Social History

Aside

“The Bible,” Episodes 3 and 4: The Protestant Midrash is Strong in This One

After last week’s opening episodes, I still held out hope that The Bible would show improvement as it moved into better documented periods of history.

This was only partially vindicated. On the strong side, the narrative and storytelling really took off in these episodes. Samson’s one man war against the Philistines, the manhunt for his capture, and his death in a collapsing Philistine temple were exceeded in thrilling drama only by the tragedy of Saul’s rise to power and descent into madness. Saul and Samson (played by Francis Magee and Nonso Anozie) gave the series something it lacked up to this point: Complex, internally conflicted, morally ambiguous characters.

Philistines battle with Egyptians in a relief scene on Rameses III's mortuary temple in Medinet Habu,

Philistines battle with Egyptians in a relief scene on Rameses III’s mortuary temple in Medinet Habu,

The series gets some plaudits for its accurate depiction of the Philistines, who are shown as suitably Aegean in appearance, with accurate dress, leather cuirasses, feathered headress helmets, and long broadswords. Most of our knowledge of Philistine battle dress comes from the Medinet Habu reliefs of Rameses III, and the costume designers for this show did their homework in this regard. The series also gave a nod to scholars who translate kidon in 1 Samuel 17:6 as an Egyptian khopesh (sickle-sword) by showing Goliath armed with a large version of that weapon.

The geography of the episodes was also much improved. While not exact matches, Jerusalem was shown on a hillside, Jericho was shown in the Rift Valley at the foot of hills, and Saul’s war in southern Israel actually looks like southern Israel. The one obvious goof in this regard are the external shots of Saul’s hometown of Gibeah, which is shown situated at the foot of a massive cliff in the series. Ancient Gibeah was actually on a hilltop, with expansive 360-degree views of the surrounding territory.

    Tell el-Full, the site of ancient Gibeah. An unfinished palace begun by King Hussein of Jordan sits atop the site.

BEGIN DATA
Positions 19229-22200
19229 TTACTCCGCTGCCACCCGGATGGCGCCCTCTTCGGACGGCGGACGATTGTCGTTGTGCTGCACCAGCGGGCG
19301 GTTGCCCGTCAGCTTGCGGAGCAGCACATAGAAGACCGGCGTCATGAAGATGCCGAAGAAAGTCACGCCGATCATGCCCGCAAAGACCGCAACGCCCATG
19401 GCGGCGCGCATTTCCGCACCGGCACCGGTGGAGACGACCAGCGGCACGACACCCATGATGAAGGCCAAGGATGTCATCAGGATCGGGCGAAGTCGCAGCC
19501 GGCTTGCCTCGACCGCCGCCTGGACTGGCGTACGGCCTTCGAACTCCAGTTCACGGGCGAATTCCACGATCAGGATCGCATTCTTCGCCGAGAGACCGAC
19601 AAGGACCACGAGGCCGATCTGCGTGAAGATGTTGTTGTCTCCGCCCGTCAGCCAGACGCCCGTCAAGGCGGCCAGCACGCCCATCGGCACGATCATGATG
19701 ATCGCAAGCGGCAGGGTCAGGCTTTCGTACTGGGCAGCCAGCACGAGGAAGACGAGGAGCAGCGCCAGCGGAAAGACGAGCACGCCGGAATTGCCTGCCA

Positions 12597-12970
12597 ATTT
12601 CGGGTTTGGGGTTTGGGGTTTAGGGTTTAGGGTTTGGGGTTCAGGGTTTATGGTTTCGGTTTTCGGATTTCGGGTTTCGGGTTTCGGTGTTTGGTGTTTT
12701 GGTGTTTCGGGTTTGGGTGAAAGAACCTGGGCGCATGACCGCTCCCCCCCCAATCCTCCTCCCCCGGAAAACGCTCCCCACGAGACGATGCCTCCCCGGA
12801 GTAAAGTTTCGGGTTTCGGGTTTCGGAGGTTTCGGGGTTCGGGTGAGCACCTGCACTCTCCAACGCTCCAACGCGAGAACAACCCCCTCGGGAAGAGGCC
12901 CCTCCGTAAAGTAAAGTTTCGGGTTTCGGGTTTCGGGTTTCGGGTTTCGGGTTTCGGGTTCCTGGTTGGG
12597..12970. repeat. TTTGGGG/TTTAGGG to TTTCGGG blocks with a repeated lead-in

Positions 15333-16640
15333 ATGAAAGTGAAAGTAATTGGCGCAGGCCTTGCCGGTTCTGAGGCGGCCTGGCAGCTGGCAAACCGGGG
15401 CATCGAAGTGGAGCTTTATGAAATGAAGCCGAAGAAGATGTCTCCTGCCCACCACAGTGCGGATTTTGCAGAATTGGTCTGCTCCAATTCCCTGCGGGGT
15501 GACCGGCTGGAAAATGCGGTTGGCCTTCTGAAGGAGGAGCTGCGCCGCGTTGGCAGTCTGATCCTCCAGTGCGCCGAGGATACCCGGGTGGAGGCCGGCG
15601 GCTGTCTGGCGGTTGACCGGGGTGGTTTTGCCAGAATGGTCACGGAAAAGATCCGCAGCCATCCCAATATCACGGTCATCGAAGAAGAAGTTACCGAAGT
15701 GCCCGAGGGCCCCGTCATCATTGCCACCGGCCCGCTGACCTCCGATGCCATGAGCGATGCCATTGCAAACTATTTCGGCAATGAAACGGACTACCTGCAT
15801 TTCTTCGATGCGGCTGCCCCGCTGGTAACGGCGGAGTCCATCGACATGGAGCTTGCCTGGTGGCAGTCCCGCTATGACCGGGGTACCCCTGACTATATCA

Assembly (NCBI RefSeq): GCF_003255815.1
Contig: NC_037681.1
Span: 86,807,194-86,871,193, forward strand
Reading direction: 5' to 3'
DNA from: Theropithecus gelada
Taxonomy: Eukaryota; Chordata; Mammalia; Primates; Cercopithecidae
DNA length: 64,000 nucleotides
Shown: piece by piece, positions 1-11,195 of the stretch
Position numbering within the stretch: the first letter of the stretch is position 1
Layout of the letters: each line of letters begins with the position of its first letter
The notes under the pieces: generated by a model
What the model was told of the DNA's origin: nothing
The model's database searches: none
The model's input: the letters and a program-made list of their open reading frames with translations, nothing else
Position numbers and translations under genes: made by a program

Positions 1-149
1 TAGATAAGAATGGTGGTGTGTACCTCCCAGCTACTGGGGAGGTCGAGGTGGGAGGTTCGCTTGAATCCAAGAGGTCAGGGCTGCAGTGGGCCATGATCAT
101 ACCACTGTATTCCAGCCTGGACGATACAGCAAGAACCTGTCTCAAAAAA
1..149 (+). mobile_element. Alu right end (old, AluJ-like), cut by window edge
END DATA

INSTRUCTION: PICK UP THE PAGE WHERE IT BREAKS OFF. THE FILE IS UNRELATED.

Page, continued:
Tell el-Full, the site of ancient Gibeah. An unfinished palace begun by King Hussein of Jordan sits atop the site.

Yet, the series continued to make a large number of basic factual errors which directly contradict history, archaeology and the biblical text. The Holy of Holies of the Tabernacle is repeatedly violated by Joshua and David seeking to pray before the Ark of the Covenant. In fact, in the opening scene of Episode 3 the Ark is sitting in the open, shaded from the sun by a tarp. The characters continue to write in block Hebrew script (500 years too early), Delilah is paid to betray Samson with silver coins (also 500 years too early), the Philistine temple has proto-Ionic column caps (an Israelite phenomenon) and (my favorite) a Canaanite soldier is seen fighting Joshua in hand-to-hand combat while wearing a Roman lorica segmentata cuirass.

cavalry

What is much more baffling is the presence of cavalry throughout both episodes both in battle and as messengers. Chariots were common in Late Bronze and Iron Age I warfare, but we have no evidence of mounted cavalry in the Near East until Tukulti-Ninurta II introduced them into the Assyrian army in the early 9th century BC.[1] Even then, Assyrian cavalry had no spurs or saddles (although these may have been necessary in the film for safety reasons). For the wars between the Israelites and Philistines in the 11th century BC, cavalry comes three centuries too early. Donkeys were the transport animal of choice. Chariots would have been the only use for horses, which were extremely expensive and hard to care for.